The gene RPGR was previously identified in the RP3 region of Xp21.1 and shown to be mutated in 10–20% of patients with the progressive retinal degeneration X-linked retinitis pigmentosa1,2 (XLRP). The mutations predominantly affected a domain homologous to RCC1, a guanine nucleotide exchange factor for the small GTPase Ran, although they were present in fewer than the 70–75% of XLRP patients predicted from linkage studies3,4,5,6. Mutations in the RP2 locus at Xp11.3 were found in a further 10–20% of XLRP patients, as predicted from linkage studies6,7,8. Because the mutations in the remainder of the XLRP patients may reside in undiscovered exons of RPGR, we sequenced a 172-kb region containing the entire gene. Analysis of the sequence disclosed a new 3′ terminal exon that was mutated in 60% of XLRP patients examined. This exon encodes 567 amino acids, with a repetitive domain rich in glutamic acid residues. The sequence is conserved in the mouse, bovine and Fugu rubripes genes. It is preferentially expressed in mouse and bovine retina, further supporting its importance for retinal function. Our results suggest that mutations in RPGR are the only cause of RP3 type XLRP and account for the disease in over 70% of XLRP patients and an estimated 11% of all retinitis pigmentosa patients.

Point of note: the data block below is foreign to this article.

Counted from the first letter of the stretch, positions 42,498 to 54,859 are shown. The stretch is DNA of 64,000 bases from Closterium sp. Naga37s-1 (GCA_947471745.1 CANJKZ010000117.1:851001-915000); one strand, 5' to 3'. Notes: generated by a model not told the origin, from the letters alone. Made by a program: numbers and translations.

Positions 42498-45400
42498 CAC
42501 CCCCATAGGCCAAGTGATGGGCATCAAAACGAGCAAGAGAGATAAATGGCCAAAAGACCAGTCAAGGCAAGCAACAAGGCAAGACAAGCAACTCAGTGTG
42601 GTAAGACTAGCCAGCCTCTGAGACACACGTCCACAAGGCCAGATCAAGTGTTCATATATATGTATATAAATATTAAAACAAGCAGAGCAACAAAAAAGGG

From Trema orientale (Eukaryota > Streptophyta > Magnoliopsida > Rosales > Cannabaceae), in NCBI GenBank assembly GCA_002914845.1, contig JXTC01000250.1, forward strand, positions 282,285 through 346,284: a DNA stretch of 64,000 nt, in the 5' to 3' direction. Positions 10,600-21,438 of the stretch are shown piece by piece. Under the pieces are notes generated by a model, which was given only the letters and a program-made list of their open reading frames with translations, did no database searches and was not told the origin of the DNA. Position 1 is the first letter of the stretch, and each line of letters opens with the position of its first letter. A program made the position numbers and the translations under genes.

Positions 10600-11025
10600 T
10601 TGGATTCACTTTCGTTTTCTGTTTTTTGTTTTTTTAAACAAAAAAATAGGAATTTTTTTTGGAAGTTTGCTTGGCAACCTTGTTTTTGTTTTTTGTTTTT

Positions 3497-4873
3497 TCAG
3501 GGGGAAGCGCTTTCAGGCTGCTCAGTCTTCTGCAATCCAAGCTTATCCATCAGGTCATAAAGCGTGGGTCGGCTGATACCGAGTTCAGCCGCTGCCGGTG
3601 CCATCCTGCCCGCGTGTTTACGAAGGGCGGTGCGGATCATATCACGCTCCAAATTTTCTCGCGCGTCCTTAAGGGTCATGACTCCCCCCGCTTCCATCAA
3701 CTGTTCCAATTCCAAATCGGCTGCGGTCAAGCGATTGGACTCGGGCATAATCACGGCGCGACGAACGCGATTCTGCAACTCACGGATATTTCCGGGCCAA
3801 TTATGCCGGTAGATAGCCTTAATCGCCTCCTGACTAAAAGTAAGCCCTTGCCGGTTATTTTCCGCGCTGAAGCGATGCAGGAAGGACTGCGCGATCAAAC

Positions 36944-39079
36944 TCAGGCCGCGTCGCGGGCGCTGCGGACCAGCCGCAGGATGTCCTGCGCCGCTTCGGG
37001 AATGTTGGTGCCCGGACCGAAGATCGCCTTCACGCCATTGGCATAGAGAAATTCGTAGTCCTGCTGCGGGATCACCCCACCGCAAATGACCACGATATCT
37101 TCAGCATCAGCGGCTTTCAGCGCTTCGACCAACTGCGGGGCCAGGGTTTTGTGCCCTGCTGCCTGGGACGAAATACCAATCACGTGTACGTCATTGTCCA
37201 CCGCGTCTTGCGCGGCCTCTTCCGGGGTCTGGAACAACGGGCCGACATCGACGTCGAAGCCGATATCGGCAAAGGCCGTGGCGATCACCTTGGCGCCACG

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We thank M. Boulton and V. Smith for human retinas; J. Kenyon for the mouse PAC clones; M. Warren and L. Sawyer for comments; the Sequencing Unit Core of Area di Ricerca di Napoli, CNR, for cosmid sequencing; and M. D'Urso for support. We acknowledge the generous support of The Foundation Fighting Blindness, the British Retinitis Pigmentosa Society, Guide Dogs for the Blind Association and the UK Medical Research Council. A.C. was supported by Telethon, Italy grant E1093.
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Vervoort, R., Lennon, A., Bird, A. et al. Mutational hot spot within a new RPGR exon in X-linked retinitis pigmentosa. Nat Genet 25, 462–466 (2000). https://doi.org/10.1038/78182
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